While that clearly worked well enough in this instance to generate positive results, it does beg a question about the scalability of this approach and concern about instances where an embedded, court-provided employee happens to not be a great “fit” at a school or the students with whom they work. While the emphasis on the “check” portion of the intervention might still be helpful in those situations, the lack of what might be considered truly authentic mentoring might make positive outcomes hard to come by. So practitioners intrigued by this approach may not want to risk putting all their eggs in the basket of one individual mentor.

3. Replicating something similar in other program settings.

Clearly there is power here in this type of school-family-juvenile court partnership. Not every school is well positioned to make this type of partnership happen. But they might be able to recreate some of the magic here by:

  • Developing a truancy “commission” or some other entity comprised of community leaders, law enforcement, youth development programs, and school staff that could mimic the role that the truancy board played here. In thinking about the many efforts happening around the country to use mentoring to combat chronic absenteeism, it seems as though starting that relationship with a formal meeting with the youth, parents, and a group of caring individuals who collectively bring some authority to the proceedings might jumpstart this work in a way that simply providing a mentor would not. So even if a school or program can’t forge a true integration with the juvenile courts as was done here, they might still be able to create some kind of formal kick-off that carries similar weight.

  • Embedding an “external” mentor (or more) in the school. As noted above, making one person responsible for all the mentoring may not be the best approach, but there is potentially power in having the people doing the “checking and connecting” be external to the school staff. They can bring different resources to the work, look at issues from an outsider perspective, and advocate for the youth in ways that might be precluded for school personnel. And, as noted earlier, bringing external partners into this work by giving them physical space and a role in the building may also have an influence on school culture and the behavior of school staff.

4. A lack of information about mechanisms of change.

Frequently in these “insights” pieces, we lament aspects of study design or reporting that make it challenging for practitioners to learn more about how to replicate results. This program’s evaluation is no exception, as several critical pieces of information are underdiscussed or absent from the article we have to work with:

  • Although the program did a comprehensive needs assessment using a standardized instrument when youth entered the program, there did not seem to be an attempt to see if the students had improved in any of these measures (or at least the ones that might have been changed in a pre-post sense by the program). So while they assessed youth on aggression-defiance, depression-anxiety, substance abuse, peer deviance, family environment, and school engagement, we don’t know if the program’s mentoring changed any of these things for the better. In fact, there is very little in the report about the mechanisms of change that would lead to improved attendance and, eventually, graduation.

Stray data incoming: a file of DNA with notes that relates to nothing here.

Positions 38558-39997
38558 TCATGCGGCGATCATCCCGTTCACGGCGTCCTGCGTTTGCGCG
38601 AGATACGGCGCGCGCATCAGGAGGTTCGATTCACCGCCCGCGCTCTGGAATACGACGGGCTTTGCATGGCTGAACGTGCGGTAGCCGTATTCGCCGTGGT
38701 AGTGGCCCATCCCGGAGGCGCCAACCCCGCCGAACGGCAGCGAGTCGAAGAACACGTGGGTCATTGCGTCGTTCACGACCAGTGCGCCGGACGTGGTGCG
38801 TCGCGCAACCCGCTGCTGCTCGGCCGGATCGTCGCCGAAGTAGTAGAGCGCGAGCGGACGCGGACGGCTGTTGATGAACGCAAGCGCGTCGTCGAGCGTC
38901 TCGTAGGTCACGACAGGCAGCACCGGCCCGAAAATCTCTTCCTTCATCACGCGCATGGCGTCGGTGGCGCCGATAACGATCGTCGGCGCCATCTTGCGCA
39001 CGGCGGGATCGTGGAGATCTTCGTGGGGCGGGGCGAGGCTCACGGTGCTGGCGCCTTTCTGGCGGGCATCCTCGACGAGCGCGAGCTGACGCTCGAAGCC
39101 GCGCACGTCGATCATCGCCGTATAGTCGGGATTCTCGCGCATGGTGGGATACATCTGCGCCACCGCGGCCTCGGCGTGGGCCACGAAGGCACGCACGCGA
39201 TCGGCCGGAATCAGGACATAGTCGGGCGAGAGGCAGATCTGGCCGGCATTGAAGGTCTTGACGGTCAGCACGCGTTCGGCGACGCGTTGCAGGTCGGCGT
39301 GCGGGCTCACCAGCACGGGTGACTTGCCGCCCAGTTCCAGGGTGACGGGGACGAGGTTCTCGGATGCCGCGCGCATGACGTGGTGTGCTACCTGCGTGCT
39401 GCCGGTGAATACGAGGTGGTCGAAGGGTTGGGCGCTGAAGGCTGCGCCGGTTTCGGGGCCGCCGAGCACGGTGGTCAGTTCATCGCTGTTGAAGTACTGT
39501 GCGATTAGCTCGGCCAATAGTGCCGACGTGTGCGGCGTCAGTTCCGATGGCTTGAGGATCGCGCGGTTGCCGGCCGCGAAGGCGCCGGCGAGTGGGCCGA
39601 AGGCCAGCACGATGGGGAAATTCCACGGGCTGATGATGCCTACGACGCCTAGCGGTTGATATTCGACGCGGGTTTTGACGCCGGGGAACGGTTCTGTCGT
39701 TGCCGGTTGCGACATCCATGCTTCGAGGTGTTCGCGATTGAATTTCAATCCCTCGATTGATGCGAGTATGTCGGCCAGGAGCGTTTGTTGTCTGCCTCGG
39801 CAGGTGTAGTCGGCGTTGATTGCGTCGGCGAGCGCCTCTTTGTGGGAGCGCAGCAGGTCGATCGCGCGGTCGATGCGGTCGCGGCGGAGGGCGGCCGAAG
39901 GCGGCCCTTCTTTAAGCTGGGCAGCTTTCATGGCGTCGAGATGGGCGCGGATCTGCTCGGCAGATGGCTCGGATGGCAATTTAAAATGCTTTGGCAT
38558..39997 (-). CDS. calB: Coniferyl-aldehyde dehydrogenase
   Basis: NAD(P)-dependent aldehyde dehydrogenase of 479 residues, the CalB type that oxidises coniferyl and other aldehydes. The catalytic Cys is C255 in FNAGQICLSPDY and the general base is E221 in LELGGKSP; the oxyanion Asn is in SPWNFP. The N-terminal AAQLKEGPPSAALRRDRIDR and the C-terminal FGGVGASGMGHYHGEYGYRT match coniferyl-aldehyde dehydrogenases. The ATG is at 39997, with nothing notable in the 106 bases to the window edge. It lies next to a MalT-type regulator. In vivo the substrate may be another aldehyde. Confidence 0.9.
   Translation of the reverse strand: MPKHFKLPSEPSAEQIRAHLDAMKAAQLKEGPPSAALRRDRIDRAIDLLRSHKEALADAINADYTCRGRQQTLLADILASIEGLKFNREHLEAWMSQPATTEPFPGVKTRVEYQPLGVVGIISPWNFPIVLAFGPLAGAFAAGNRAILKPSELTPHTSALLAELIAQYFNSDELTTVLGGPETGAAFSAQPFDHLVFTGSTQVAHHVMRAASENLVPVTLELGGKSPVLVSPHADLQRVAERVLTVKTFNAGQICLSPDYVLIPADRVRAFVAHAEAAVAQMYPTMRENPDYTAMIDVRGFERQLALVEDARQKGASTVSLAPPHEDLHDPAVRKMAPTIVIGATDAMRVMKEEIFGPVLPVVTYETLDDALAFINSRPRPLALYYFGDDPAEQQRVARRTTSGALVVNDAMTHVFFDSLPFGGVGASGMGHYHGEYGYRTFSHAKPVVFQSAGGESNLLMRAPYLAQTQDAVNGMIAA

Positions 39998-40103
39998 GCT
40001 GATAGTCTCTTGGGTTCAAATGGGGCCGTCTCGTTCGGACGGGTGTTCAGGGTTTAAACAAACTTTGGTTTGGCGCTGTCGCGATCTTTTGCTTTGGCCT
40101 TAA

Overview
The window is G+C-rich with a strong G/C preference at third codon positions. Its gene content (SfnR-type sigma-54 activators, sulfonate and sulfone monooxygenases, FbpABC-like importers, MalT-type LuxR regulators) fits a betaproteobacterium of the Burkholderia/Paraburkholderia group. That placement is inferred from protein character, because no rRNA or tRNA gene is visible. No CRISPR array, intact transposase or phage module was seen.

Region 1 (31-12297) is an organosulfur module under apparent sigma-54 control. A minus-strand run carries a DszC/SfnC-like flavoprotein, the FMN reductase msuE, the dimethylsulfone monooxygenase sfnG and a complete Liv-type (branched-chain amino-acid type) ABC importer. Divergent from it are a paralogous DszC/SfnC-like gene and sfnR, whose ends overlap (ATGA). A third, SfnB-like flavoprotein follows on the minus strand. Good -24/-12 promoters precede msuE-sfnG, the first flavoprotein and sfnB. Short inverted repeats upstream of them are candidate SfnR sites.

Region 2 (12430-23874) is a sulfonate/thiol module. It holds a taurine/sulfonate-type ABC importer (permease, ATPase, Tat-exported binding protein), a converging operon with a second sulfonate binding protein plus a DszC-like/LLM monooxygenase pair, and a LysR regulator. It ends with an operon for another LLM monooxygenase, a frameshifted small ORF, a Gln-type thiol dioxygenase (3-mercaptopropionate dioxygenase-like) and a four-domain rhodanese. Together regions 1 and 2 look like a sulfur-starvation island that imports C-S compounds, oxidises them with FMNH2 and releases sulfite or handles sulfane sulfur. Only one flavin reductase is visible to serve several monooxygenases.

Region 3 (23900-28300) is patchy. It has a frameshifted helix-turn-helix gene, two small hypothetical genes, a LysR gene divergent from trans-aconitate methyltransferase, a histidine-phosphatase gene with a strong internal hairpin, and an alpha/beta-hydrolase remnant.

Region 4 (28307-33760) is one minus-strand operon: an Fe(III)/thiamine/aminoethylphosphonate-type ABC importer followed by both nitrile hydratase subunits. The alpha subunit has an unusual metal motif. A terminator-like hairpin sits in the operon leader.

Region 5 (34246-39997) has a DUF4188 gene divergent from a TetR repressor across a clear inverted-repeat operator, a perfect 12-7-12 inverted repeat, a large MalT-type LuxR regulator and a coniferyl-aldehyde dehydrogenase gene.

• We also lack information about the delivery of the program. The article contains little information about the frequency and duration of check-ins beyond what is stated as the program ideal. The article also offers little information about the steps parents took in response to those board-provided action plans, the amount and types of referrals to other services, or the types of barriers that the mentor worked to overcome. So while we know that the program seemed to work in terms of improving graduation, we have to “read the tea leaves” a bit to try and figure out exactly what was provided to youth, how that might have influenced their attitudes and behaviors, and the exact program components that drove outcomes.

In fact, this evaluation is one of the more cautious program investigations we’ve examined through the work of the NMRC. Rather than looking at a variety of youth outcomes or digging deep into what drove program changes, this evaluation looked at one outcome, graduation rates, and that’s it. In some ways, this is a safer approach if the goal is to boil down a program’s effectiveness to just its core outcome. In fact, there are many programs in these Crime Solutions reviews that had positive impacts on some outcomes, but were rated as “no effects” because the bulk of their outcome areas showed little difference between treatment and control. They were, in essence, perhaps done in by their own attempt to look at many outcomes, rather than hanging their hat on one.

But the evaluation here is so focused as to arguably be of limited use to practitioners beyond what we have covered here. Clearly there appears to be power in using truancy boards and court-appointed staff embedded in schools to do this kind of Check & Connect style program. But it would be nice if we understood a bit more from the study about why it appears to have worked, how it worked, and ways that it could work even better. Perhaps future iterations of this successful model will illuminate these issues and allow this work to grow to scale.

1  Bayer, A., Grossman, J. B., & DuBois, D. L. (2015) Using volunteer mentors to improve the academic outcomes of underserved students: The role of relationships. Journal of Community Psychology, 43(4), 408–429.

For more information on research-informed program practices and tools for implementation, be sure to consult the Elements of Effective Practice for Mentoring™ and the "Resources for Mentoring Programs" section of the National Mentoring Resource Center site.